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    Workplace wellness programs save money in the long-term: study

    September 2, 2010

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    Workplace wellness programs can provide companies with significant long-term savings, according to a study of a Midwest utility company conducted by the University of Michigan in Ann Arbor. The study is one of the only longitudinal studies focused on wellness, according to a university press release.

    "One of the advantages of the study is it shows that a sustainable program will give you savings," said Dee Edington, director of the U-M Health Management Research Center and principal investigator. "Previous studies looked at programs that are short and intense and cover the same people."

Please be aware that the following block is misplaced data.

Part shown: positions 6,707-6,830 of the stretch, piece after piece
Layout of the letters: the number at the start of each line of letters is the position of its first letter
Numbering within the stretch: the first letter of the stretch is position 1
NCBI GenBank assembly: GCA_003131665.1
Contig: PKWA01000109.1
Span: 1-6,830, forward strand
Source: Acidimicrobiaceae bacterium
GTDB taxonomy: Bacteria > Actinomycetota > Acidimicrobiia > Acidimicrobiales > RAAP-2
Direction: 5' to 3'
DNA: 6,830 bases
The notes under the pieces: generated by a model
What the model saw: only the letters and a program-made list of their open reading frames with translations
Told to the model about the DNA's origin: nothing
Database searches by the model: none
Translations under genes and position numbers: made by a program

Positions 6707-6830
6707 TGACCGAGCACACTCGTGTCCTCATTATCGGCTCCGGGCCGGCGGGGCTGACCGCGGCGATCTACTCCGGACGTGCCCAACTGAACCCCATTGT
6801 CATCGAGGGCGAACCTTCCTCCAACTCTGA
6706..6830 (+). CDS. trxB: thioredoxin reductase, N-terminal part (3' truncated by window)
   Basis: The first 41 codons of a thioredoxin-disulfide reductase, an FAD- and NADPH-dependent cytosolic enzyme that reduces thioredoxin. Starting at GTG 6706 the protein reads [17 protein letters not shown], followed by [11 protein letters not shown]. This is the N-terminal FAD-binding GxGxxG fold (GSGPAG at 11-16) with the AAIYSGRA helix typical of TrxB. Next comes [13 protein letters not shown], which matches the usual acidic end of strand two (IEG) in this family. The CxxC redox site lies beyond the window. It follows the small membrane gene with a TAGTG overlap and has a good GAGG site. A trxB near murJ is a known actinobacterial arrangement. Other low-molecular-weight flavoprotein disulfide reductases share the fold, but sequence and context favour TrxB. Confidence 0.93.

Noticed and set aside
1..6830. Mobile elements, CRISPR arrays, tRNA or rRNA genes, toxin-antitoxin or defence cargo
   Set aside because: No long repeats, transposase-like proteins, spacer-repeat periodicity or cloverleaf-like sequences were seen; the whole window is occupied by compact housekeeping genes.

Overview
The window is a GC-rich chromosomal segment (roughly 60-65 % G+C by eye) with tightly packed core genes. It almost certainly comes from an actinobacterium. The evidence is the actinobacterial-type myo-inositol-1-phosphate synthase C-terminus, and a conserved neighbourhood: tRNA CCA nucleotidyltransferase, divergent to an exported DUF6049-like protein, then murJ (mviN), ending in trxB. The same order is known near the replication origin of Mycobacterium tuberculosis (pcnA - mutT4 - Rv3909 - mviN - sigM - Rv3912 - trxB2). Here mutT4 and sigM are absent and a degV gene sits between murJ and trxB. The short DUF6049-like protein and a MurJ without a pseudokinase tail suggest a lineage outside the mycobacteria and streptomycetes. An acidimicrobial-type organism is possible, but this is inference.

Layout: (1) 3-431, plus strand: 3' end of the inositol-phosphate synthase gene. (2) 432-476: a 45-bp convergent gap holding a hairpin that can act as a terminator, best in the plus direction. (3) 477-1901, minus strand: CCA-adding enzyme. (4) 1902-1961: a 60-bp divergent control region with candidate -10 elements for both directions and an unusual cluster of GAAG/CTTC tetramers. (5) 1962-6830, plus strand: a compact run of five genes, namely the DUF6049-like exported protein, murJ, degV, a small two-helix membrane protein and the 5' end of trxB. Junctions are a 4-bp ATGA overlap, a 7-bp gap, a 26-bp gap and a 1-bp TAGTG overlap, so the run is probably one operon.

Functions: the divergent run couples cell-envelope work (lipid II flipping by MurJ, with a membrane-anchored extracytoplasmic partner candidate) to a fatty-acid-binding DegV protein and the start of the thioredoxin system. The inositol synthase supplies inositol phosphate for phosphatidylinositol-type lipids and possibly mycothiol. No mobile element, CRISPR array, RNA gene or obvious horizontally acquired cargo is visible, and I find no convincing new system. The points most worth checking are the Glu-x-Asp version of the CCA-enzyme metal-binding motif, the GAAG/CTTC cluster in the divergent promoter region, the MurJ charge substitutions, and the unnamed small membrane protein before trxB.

Over nine years, the company spent $7.3 million on wellness programs, which yielded $12.1 million in savings. The study took into account a number of costs, including indirect costs of implementing wellness programs such as recruitment and the cost of changing menus.

    Overall, the program cost the employer $100 per employee. The cost of lost work time, workers' compensation, and pharmacy and medical expenses among employees who participated each year increased by $96, compared with a $355 increase among employees who never participated.



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